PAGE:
By Josef Kefas Sheehama
There’s a lot on people’s minds as we get closer to the 2024 presidential and national assembly elections. Voters often focus on the short term benefits that they are likely to receive which causes parties to spend a lot of money trying to look good just before the elections.
The economy plays an important role in presidential and national assembly elections, as voters often determine their satisfaction with the incumbent administration based on perceptions of how well the economy is doing. The campaign spending to help the country obtain the political party that will provide the greatest welfare to the country as a whole subject to some considerations of wealth distribution. We will see political parties massive spending on campaigns. If campaign spending is too low, people may be misinformed and vote in a government that does not maximize the benefit to society. More campaign spending could therefore improve welfare, if it provides a superior government. On the other hand, if the same government could be elected with less campaign spending, then society would obviously prefer to spend resources elsewhere. I suppose one should also consider that campaign spending can also distort the eventually policies of political parties by giving much of the power to groups who are organized and well-funded to the detriment of unrepresented groups. The upcoming 2024 Elections, will stimulate the national economy. I’m convinced that political parties will spend a lot of money, as a result, it will help boost the economy.
Furthermore, the government expect that the economic growth can be maintained at around 3.2 to 5.5 percent. In addition to the fund stimulation allocated in the 2024 National Budget, security issue will also stimulate other sectors. Elections are a time of increased economic activity. There are election rallies, posters and many other campaign-related expenses that are incurred in the run up to polls. It is natural that there will be a need for more manpower during polls to operate the machinery of elections. This substantial increase in the amount of new work is generated due to the business of elections. The same argument can be extended to all other private businesses which stand to gain after elections. In the hope of gaining favours, such business interests will bankroll the elections at the expense of paying their workers, who have to wait to receive their deferred payments until after the elections. The Electoral Commission will hire vehicles from the general public. For the economy, the elections will not effectively put more income into the hands of people and the chances of increasing GDP growth through elections and benefiting from the multiplier effect will remain a dream.
The election period is marked by increased spending by each of the political parties. Every political party spends millions of dollars. A lot of this money is suddenly taken out from bank accounts and unleashed into the market. This is the reason why suddenly there is a lot of money chasing limited amounts of goods. This results in price inflation. Products like food items and drinks also tend to face shortage which leads to an increase in their price. Industrialists and businessmen are known to avoid taking key decisions during an election year. This is because a change in the government may also mean a change in the priorities of the government. Many times the policies of a government entirely change the viability of business. Businessmen want to avoid the risk of their projects becoming redundant thanks to government policies. Hence, they prefer to play the wait and watch game. This obviously has a negative impact on the economy since the economic output, and the jobs which could have been created now are being postponed. Since industrialists and businessmen are undertaking fewer projects, banks do not have to lend out too much money. This slows down the rate of credit growth which affects the economy in a negative manner. In fact, in country like Namibia, an election is the time when businessmen pull their money out of bank accounts and use it finance the election campaign of their preferred political parties. Since the money is pulled out, the amount of bank deposits reduces. Once again, since credit growth is limited by the amount of deposits on hand, it is drastically reduced during the election year.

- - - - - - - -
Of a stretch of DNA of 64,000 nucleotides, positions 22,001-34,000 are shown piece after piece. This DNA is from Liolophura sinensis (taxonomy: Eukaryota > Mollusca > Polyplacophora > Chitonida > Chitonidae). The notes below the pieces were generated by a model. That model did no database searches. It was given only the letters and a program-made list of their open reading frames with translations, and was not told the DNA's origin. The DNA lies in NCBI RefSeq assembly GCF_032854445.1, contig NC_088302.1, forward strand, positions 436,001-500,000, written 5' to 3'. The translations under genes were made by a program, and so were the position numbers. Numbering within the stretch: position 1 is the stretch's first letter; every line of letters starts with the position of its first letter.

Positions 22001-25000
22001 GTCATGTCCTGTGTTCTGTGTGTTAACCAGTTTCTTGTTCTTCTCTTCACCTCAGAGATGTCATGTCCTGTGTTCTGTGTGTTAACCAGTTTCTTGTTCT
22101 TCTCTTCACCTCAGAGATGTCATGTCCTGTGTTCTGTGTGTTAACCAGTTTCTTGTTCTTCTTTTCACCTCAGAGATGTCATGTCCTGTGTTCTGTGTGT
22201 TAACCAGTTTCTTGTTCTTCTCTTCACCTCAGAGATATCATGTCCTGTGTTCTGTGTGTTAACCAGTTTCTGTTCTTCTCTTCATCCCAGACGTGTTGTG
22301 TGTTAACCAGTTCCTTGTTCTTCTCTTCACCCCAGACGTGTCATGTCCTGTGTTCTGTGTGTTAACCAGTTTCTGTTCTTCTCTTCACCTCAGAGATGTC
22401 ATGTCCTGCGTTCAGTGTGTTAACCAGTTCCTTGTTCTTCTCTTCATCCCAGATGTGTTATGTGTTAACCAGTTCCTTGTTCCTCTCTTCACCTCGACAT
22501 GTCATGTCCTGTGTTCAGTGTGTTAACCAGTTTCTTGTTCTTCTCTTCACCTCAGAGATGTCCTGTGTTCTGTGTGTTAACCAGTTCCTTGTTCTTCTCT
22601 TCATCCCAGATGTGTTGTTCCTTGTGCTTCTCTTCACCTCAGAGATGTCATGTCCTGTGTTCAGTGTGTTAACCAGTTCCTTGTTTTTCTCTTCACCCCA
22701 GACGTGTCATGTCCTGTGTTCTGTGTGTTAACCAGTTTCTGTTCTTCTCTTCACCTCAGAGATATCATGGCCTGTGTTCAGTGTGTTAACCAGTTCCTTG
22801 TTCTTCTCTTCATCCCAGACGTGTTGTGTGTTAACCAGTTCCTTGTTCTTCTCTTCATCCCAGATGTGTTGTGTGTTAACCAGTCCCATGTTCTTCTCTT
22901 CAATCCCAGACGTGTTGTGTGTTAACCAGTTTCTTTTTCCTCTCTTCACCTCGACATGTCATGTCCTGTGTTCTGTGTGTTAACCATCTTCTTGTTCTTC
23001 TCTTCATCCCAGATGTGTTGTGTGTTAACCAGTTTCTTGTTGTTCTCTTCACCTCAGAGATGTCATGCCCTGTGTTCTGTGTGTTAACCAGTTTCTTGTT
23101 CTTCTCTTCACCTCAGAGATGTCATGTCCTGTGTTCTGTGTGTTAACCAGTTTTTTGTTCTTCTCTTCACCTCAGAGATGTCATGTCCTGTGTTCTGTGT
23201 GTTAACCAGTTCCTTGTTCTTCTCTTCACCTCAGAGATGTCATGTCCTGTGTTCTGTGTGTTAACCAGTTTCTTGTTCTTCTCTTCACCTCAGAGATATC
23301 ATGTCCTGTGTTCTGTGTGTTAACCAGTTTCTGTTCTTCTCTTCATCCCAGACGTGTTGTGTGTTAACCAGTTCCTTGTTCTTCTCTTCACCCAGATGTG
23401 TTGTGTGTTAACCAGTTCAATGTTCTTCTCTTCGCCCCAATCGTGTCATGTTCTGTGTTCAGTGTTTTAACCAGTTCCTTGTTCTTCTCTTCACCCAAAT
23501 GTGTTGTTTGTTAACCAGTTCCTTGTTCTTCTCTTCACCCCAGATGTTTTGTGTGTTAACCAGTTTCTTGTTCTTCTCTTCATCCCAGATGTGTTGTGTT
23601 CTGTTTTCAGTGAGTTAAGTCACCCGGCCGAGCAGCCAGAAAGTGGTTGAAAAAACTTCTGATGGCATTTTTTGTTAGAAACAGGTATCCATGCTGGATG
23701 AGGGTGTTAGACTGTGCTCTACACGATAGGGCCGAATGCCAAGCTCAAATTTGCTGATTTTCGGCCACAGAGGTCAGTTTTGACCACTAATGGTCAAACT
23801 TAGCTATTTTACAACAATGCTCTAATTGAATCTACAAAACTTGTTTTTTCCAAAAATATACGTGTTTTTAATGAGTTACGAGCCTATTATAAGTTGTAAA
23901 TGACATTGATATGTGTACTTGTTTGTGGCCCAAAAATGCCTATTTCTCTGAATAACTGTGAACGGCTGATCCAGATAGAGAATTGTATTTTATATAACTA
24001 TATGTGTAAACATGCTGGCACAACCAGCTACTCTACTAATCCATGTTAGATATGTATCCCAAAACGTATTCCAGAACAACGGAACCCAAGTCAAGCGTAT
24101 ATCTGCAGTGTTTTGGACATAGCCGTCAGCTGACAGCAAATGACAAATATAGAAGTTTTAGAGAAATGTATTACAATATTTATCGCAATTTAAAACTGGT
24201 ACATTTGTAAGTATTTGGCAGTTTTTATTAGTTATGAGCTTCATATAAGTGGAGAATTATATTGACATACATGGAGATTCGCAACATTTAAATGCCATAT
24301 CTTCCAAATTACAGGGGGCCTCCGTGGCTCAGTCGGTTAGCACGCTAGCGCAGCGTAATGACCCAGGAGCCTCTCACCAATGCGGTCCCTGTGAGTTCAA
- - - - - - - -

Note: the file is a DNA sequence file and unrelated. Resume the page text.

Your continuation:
Furthermore, it is clear that during an election year, neither the government nor the citizens are looking at long term results. They are only concerned about the immediate impact that their policies can create. As a result, the economy completely stops focusing on long term. Instead, the focus is on immediate consumption. Thus long term spending like infrastructure projects takes a hit. This has led to slower economic growth in every election year that the Namibian economy has seen after independence. Not all industries face the negative impact of an election. For some industries, the impact is very positive. For instance, companies which provide rental equipment for organizing events see an increase in business because of political rallies. Similarly, manufacturers of certain types of goods which are used by political parties as handouts also see a sudden spurt in their business. Large scale temporary employment is provided since a lot of event management and security personnel are needed in order to conduct political rallies.
More importantly, the fast implementation of policies that have been set out will help in building confidence and therefore stimulate economic growth and reduce unemployment, especially if combined with improving access and quality of educational outcomes.
Therefore, politicians who know nothing about economics are fond of saying that the economy is fundamentally sound. In fact, it is fundamentally unsound, and will remain so. Don’t Make The Economic Mistake.